People are still fighting Obamacare?

Who among us (or anyone) claimed single payer is a small tweak?

Robear wrote:

Who among us (or anyone) claimed single payer is a small tweak?

Well Bill and you both used the term "tweak" though not "small" or "minor". Norman is saying that there are no tweaks that could possibly redeem the ACA, only a single payer system, which he obviously thinks was far more than a tweak.

Personally I actually liked the ACA largely because I saw it as the best--or at least smoothest--pathway to a single payer system, or at least one close enough for my tastes.

1. Current ACA
2. All companies, no matter the size, are allowed to go through the ACA, or let their employees go their independently, reimbursing the employees for a decent portion of the amount of money they'd pay in premiums otherwise.
3. Add a public option to the ACA in every state.
4. Remove all requirements and tax benefits for companies paying for their employees healthcare.

We have now completely cut off the employee/employer/life saving medicine relationship. Everyone has the public option available to them, and from this point we can decide to move solely to that public option at any time, if the private plans on the ACA prove to be unable to compete with the public options. More likely they would just die on the vine if people are correct that no for-profit company can compete with a comprehensive public option.

Whether several small to medium steps like that arbitrarily count as "tweaks" or not I don't particularly care. I see a clear pathway, and I think that pathway was incredibly necessary. Since WWII the US has become entirely dependent on employer provided health care. Making that switch immediately would be incredibly disorienting and you'd never get the buy-in for it. The ACA is exactly how you go from where we were 5 years ago to where we need to be.

Again, the idea was that the legislation would be changed to deal with challenges that come up, not changed wholesale into single-payer, because that would not fly with Republicans. It's a huge bill, there are thousands of small changes that could be made as needed, if Congress actually supported it. Things like the initial funding amounts for the systems to run the sign-ups, or changing standards of care, or the amount of doctor's reimbursements.

But it should be obvious that ACA --> Single Payer is not anyone's mind a tweak or a small change. The ones you describe are not small either, Yonder, they involve massive policy changes and would require new legislation that's well out of the original scope of the Act (steps 3 and 4).

Norman created a straw man out of what I said, that's all.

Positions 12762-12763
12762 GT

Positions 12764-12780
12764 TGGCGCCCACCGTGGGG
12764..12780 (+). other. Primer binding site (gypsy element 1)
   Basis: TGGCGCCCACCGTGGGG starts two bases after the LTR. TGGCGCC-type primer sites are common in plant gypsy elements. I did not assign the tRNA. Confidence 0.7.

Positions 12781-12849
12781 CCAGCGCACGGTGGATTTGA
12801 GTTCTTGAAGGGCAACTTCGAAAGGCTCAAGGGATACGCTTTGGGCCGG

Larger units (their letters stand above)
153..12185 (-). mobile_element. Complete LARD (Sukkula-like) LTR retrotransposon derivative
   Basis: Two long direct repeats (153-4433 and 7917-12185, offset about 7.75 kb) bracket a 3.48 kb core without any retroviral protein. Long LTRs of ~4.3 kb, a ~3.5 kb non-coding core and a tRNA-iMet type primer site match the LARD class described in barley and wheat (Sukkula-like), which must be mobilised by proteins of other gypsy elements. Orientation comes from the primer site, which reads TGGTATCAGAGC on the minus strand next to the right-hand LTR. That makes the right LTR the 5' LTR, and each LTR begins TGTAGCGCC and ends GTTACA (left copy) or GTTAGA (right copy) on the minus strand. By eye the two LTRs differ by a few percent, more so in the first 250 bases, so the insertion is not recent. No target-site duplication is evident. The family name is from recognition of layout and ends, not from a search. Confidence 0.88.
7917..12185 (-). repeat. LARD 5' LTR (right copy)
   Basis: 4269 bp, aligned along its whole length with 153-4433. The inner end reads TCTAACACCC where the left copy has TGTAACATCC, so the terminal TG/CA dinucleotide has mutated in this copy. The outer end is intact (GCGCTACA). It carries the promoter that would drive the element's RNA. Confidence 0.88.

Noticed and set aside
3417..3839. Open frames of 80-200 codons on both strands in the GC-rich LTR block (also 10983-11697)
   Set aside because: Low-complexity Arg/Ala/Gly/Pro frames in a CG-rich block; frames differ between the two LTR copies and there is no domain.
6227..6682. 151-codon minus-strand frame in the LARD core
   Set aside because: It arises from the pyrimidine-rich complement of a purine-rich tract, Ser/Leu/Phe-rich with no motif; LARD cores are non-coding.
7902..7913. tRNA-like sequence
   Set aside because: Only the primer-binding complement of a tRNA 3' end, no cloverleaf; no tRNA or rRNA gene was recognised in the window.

I'm for a single payer system.

Robear wrote:

Norman created a straw man out of what I said, that's all.

Oh - after reading how the Republicans were to blame for the pending failure of Obamacare, I just assumed we were all strawmanning.

Robear wrote:

But it should be obvious that ACA --> Single Payer is not anyone's mind a tweak or a small change. The ones you describe are not small either, Yonder, they involve massive policy changes and would require new legislation that's well out of the original scope of the Act (steps 3 and 4).

Oh absolutely, I didn't mean to imply that no legislation would be necessary for any of those steps. My point was just that the framework of the ACA: healthcare.gov, the state exchanges, and in general one cohesive place to get non-employer provided healthcare was a framework that could stay more or less intact throughout the transition I described.

Nomad wrote:

I'm for a single payer system.

Me too. High-five.

That being taken off the table by Democrats (with no concessions from Republicans) was a major mis-step, in my view.

NormanTheIntern wrote:
Robear wrote:

Norman created a straw man out of what I said, that's all.

Oh - after reading how the Republicans were to blame for the pending failure of Obamacare, I just assumed we were all strawmanning.

I look forward to the GOP regaining it's sanity - and for you to have positive policy positions to advocate again.

Dimmerswitch wrote:

That being taken off the table by Democrats (with no concessions from Republicans) was a major mis-step, in my view.

The only concession the Republican leadership was looking for in 2010 was Obama resigning (or, failing that, making sure he was a one-term president).

The concession Democrats got was that they passed the ACA, warts and all. And ten million plus people got health care coverage.

Had the Democrats held out for a single-payer system in 2008 and 2009 then the ACA would have been a repeat of Clinton's 1993 attempt at reform: a lot of talk, some fancy plans that went no where, and then no significant change to the health care system for another decade or two.

OG_slinger wrote:
Dimmerswitch wrote:

That being taken off the table by Democrats (with no concessions from Republicans) was a major mis-step, in my view.

The only concession the Republican leadership was looking for in 2010 was Obama resigning (or, failing that, making sure he was a one-term president).

The concession Democrats got was that they passed the ACA, warts and all. And ten million plus people got health care coverage.

Had the Democrats held out for a single-payer system in 2008 and 2009 then the ACA would have been a repeat of Clinton's 1993 attempt at reform: a lot of talk, some fancy plans that went no where, and then no significant change to the health care system for another decade or two.

And let us not forget that the ACA WAS the GOP alternative to Clinton's 1993 health care proposal. The fact that they are running against it now is the biggest demonstration that they had and have never had and never will have any sincere intention of reforming health care.

OG_slinger wrote: